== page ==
Monday, September 28, 2009

Abbott's Deal for Solvay: A [Partial] Vytorin® Reverb?

Matt Herper, at Forbes has a very well-thought-out story this morning (do go read it all, here), on the similarities he now sees between some parts of Abbott's $6.6 billion deal for Solvay, and the problems besetting various cardiac medicines -- especially those without verified clinical outcomes benefits -- like Vytorin®, thus:

. . . .Catherine Arnold, the pharmaceuticals analyst at Credit Suisse, says it is more about financial engineering, using cheap cash to buy out a firm Abbott now pays royalties to for a lucrative heart franchise. That will boost earnings per share by 10 cents, or 3%, in 2010 and eventually by as much as 9%, or 30 cents per share.

But the increased bet on the franchise of heart drugs is risky. Generic versions of the $1.3 billion drug TriCor are expected as soon as next year. A newer drug, TriLipix, isn't expected to make up for the loss. And some doctors are starting to have doubts about the usefulness of some drugs, which have failed to prove their benefits in large clinical trials. . . .

The worry is that sales could drop even faster, just as sales of Merck and Schering-Plough's Vytorin have dropped after a few studies led doctors to realize the paucity of evidence for that drug.

[Still, it's] hard to criticize Abbott's decision to purchase the Solvay drug unit. The deal will add to earnings almost instantly, and the price was actually cheap. . . .

Also, on Merck/Abbott interfaces and connections, see my story of yesterday -- indicating it was a near-winner for the Merial assets earlier this summer -- and suggesting it might surface, once again with even more cash in hand, to bid on various parts of Intervet, after the bust-up/reverse merger is closed. Also this morning, Merck annouced it would distribute CSL's regular seasonal vaccine lines in the US for the next six years, at least -- so far, this doesn't include commercial scale batches of H1N1 vaccine. The two already had a deal along these lines -- they've simply extended the would-be termination date.

Finally, last week the ECC had indicated that the earliest possible clearance date for the Merck-Schering deal would be October 23, 2009 (but most papers are only now reporting it). However, the clearly more-important US FTC/DoJ antitrust division hasn't made any such forward looking announcement, on the deal's prospects. Nor will it.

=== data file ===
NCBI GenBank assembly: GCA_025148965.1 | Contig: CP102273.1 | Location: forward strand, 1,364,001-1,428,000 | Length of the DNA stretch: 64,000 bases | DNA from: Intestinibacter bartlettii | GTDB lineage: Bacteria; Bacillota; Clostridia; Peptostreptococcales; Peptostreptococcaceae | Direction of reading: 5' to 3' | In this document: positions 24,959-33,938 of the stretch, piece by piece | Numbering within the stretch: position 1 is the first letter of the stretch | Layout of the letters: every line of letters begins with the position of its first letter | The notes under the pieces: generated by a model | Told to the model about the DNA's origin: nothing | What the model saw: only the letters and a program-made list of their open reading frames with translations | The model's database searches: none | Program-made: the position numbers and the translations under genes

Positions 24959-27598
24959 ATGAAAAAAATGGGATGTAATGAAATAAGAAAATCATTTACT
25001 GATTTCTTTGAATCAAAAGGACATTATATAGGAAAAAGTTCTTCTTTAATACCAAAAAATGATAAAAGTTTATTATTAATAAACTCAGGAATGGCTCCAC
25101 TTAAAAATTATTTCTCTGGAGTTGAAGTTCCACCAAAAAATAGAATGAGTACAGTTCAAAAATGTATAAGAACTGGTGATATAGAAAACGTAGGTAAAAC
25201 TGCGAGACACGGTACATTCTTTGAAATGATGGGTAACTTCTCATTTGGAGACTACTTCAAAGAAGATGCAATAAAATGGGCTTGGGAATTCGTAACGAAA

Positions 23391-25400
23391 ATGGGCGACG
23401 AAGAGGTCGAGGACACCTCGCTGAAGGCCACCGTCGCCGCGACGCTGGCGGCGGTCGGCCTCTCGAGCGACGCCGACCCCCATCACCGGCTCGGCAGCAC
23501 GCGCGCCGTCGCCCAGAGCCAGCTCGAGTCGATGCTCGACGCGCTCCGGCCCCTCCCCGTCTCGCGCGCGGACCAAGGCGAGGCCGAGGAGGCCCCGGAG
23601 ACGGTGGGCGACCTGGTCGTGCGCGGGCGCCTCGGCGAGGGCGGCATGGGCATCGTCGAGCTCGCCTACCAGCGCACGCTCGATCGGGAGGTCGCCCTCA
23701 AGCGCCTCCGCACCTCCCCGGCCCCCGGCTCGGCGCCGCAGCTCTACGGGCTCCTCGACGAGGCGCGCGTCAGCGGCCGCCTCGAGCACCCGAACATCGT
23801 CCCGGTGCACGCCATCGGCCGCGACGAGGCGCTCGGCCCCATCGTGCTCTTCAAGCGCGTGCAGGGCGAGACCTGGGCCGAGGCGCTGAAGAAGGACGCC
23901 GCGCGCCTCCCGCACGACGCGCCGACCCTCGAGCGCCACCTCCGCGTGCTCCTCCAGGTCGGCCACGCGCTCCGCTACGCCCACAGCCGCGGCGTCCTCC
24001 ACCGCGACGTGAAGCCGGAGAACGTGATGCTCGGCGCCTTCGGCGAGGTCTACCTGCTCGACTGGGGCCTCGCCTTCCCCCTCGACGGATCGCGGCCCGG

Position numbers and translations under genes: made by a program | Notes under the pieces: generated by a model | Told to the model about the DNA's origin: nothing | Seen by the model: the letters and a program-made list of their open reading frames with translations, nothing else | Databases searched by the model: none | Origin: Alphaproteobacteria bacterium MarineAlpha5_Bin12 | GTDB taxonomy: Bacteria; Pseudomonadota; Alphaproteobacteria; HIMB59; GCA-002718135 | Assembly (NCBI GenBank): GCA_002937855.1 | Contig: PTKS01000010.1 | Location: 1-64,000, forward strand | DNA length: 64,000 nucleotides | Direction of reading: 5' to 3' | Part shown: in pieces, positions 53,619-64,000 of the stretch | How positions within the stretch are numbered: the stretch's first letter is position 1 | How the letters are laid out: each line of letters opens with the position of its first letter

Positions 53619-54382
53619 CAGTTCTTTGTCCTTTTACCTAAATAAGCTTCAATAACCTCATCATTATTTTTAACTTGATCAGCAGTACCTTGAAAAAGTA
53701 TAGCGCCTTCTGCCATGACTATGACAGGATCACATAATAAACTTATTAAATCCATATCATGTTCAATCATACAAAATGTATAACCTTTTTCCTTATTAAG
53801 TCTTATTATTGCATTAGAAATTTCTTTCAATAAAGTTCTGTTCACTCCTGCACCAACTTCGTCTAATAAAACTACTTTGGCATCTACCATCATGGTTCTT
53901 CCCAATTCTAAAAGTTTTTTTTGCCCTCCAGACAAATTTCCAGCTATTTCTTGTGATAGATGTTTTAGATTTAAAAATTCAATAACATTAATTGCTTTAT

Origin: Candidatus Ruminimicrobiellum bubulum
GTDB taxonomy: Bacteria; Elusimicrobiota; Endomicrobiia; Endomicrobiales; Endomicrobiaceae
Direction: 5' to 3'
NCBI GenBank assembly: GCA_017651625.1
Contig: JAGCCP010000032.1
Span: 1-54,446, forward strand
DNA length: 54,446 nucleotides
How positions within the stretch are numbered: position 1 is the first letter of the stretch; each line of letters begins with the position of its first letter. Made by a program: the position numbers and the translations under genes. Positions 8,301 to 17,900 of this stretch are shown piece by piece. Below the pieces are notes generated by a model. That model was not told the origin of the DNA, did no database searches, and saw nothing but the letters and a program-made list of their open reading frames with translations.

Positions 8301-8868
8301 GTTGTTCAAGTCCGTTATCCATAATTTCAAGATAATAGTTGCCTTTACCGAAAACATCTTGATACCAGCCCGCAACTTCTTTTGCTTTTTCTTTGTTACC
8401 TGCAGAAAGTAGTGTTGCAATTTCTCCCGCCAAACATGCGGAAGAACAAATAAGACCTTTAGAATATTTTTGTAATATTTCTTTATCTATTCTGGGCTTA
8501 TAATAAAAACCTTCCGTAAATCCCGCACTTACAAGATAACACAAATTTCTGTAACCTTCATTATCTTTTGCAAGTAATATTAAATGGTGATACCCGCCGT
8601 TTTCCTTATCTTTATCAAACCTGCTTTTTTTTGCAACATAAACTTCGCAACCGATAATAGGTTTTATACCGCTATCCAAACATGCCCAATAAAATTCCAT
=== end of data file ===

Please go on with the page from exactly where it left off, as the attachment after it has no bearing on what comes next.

Anonymous said...

There are other similarities.

SP - Asenapine - an antipsychotic whose approval was delayed.

Solvay - bifeprunox - an antipsychotic whose approval was delayed. (Nonapprovable - but then again Vanda's iloperidone was nonapprovable and then was approved later).

See which quotes Bob temple apparently referring to the nonapproval of bifeprunox as it wasn't as effective as the active comparator.

But low and behold iloperidone has since been approved due to an about face by Tom Laughren and Bob Temple on the acceptability of the exact same studies which they previously said didn't support approval of iloperidone. (see my previous comments)

Press reports and quotes on websites from Spring of 2008indicate Solvay was working on the deficiencies.

(Notice the quotes from Esser the ex-CEO of Wyeth that was copromoting bifeprunox and the CEO of Novartis which was developing iloperidone until Titan/Vanda took it over)

Also slightly after this Janet Woodcock indicated that there would be delays in approvals but the problems would go away in time.

And FDA would be shifting safety from pre-approval to post-marketing evaluation. (Hmmm) This seems almost as if she's talking about asenapine and iloperidone.

This also seems to coincide with the delays in the approvals for asenapine and iloperidone.

More recently Lundbeck and Solvay seem to have dropped the maintanance study approach with bifeprunox.

But then who knows what will happen to bifeprunox under Abbott.

Perhaps it will be resurrected just like iloperidone without the need for additional studies.

Remember drugs have a strange way of coming back to life. Just like vampires in the old movies they never really die. For if they were really dead the companies would say so and then FDA could release the data. Now considering the slide on bifeprunox in the asenapine background package and other information that can be gleaned from public information and from comparing it to public info on structurally similar drugs such as iloperidone and ziprasidone. I'd say that I could come up with be some pretty interesting information just as I was able to make inferences about asenapine from Lilly's olanzapine and from AZ's quetiapine data.


Condor said...

Wow! -- Salmon, I think this is going to be a new post, at the top, as soon as I get the time -- perhaps tomorrow, Friday.


Joshua Sophy said...

The latest on Vytorin can be found here: